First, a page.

Shares of document management veteran Xerox (NYSE:XRX) fell 11.2% in February, according to data from S&P Global Market Intelligence. The pending merger with Japan-based Fuji Xerox -- itself a 56-year-old joint venture between Xerox and Fujifilm (NASDAQOTH:FUJIY) -- turned into a bitter feud with activist investor Carl Icahn, who has other ideas about Xerox's future.
This drama has been going on for a while, actually. In 2016, Icahn pushed Xerox into spinning off its business process services into a new company called Conduent. Not yet satisfied with Xerox's progress, he also nominated four new directors for the company's board of directors, urging shareholders to side with his vision of faster product launches and stronger revenue growth. Xerox "desperately" needed new leadership, Icahn said in December.
As rumors of a revamped Fujifilm relationship started circulating in January, Icahn reiterated his calls for new leadership and urged Fujifilm to transfer more of the joint venture's control to Xerox. Fujifilm currently owns 75% of Fuji Xerox, leaving 25% for the American company.
Push came to shove at the very end of January. On the last day of the month, Xerox announced an all-out merger with the Fuji partnership worth $6.1 billion. Xerox shares surged 7% higher that day, creating more room to move back down in February.
Icahn and fellow activist Darwin Deason, who combine for a 15% ownership stake in Xerox, still weren't satisfied. They published an open letter together calling this deal a "scheme" that undervalues Xerox and ultimately gives Fuji full control of the combined company. Deason is suing Xerox to allow him to nominate another slate of directors even though the nomination deadline has passed, and Xerox has responded with two in-depth explanations of why this merger is the best exit strategy.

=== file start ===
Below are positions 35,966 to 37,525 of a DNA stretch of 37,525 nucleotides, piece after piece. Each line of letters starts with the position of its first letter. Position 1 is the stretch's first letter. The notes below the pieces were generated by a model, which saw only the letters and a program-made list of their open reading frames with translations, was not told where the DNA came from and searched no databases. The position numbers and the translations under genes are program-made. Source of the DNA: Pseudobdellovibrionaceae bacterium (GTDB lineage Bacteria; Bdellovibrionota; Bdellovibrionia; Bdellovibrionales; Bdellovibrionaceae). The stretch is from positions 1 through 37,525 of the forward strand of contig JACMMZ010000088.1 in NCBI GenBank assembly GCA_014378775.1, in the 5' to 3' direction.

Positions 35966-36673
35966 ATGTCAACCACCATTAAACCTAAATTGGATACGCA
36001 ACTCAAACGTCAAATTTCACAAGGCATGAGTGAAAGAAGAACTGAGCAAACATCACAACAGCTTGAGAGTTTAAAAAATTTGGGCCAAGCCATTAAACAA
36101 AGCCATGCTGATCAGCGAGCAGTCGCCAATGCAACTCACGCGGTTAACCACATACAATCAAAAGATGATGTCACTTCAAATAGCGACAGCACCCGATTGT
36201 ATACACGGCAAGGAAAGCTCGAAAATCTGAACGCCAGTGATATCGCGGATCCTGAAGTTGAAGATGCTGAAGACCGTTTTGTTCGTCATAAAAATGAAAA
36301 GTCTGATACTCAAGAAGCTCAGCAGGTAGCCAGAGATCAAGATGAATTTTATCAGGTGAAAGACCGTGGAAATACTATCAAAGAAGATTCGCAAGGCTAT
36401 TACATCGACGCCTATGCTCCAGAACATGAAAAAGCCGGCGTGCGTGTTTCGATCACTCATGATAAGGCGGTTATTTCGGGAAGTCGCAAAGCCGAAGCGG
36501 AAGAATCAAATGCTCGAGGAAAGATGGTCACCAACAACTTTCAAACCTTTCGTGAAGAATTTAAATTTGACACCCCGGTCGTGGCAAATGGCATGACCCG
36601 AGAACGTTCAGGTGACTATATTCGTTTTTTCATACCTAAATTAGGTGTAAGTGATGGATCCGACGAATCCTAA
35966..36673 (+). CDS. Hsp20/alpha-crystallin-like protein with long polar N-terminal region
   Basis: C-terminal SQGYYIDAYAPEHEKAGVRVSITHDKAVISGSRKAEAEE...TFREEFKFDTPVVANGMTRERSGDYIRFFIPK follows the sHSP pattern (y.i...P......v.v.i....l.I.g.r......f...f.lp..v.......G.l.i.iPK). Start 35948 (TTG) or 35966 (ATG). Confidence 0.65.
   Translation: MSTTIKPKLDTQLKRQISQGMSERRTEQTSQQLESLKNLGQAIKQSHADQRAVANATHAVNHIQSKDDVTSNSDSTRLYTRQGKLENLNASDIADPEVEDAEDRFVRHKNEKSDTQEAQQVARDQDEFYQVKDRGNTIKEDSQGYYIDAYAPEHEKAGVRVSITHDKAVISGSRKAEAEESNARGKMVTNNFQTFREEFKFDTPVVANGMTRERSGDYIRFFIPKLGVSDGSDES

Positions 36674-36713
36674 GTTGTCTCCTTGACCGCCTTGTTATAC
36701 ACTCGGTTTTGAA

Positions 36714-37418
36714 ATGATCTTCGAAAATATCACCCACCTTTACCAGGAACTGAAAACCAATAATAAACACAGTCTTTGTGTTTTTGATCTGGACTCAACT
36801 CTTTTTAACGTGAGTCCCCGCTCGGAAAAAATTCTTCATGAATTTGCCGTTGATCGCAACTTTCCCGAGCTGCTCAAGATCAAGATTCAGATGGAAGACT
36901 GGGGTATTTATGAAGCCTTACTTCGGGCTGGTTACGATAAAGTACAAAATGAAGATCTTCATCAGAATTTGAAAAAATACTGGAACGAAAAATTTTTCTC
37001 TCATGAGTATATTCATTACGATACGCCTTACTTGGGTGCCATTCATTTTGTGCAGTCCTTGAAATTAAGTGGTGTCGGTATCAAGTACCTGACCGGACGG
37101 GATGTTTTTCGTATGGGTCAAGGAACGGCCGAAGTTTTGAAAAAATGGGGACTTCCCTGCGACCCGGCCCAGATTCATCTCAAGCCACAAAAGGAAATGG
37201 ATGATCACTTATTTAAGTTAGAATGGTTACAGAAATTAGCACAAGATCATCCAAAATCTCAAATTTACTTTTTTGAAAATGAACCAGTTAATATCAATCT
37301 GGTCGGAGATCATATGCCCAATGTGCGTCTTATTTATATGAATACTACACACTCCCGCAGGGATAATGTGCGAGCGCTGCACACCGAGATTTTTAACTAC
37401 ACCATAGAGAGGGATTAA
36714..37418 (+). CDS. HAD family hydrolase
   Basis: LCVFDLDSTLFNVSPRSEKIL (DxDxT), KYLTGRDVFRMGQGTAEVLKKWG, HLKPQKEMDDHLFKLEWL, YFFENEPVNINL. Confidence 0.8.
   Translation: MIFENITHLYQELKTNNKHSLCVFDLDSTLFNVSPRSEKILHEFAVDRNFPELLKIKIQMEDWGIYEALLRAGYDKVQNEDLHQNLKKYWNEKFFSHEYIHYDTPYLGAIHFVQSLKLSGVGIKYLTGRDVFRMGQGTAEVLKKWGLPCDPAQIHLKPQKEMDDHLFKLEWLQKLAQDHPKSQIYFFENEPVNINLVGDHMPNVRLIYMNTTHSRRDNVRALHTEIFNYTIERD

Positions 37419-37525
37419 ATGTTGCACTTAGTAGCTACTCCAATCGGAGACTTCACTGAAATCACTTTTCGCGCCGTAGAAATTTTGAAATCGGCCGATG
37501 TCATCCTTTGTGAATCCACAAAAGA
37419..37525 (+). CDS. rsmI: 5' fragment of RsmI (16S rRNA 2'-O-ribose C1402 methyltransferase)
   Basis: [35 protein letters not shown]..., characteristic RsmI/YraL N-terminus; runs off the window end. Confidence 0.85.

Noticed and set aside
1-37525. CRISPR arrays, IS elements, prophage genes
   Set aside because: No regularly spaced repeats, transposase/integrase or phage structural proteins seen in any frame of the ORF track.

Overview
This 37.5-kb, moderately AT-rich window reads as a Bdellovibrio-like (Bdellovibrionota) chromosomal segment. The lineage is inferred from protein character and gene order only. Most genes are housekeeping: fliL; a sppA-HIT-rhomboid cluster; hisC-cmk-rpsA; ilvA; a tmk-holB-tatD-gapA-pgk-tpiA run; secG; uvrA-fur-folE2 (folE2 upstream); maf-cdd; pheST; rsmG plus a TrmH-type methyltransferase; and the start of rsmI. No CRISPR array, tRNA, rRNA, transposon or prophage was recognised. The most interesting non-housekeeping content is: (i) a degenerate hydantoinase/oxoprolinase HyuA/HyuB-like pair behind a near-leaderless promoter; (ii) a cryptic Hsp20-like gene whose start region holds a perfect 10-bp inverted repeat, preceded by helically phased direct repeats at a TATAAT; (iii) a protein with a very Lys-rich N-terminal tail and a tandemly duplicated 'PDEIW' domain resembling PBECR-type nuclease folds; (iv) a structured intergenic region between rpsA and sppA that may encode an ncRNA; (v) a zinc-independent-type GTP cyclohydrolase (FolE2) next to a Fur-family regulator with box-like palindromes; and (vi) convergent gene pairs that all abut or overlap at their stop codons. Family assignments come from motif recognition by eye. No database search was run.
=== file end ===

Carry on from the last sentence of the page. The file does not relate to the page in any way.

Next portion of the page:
Engulfed by this miasma of uncertainty and conflict, Xerox shares lost most of that end-of-January pop and stayed down.
Icahn is not known for giving up easy, and the best guide to what happens next will probably come from the final results of Xerox's shareholder vote on the merger with Fuji Xerox. If successful, Xerox will move on to serve the Japanese market more directly. If not, the company will continue to battle these activist investors in the court of public opinion while hammering out new deal terms with Fujifilm.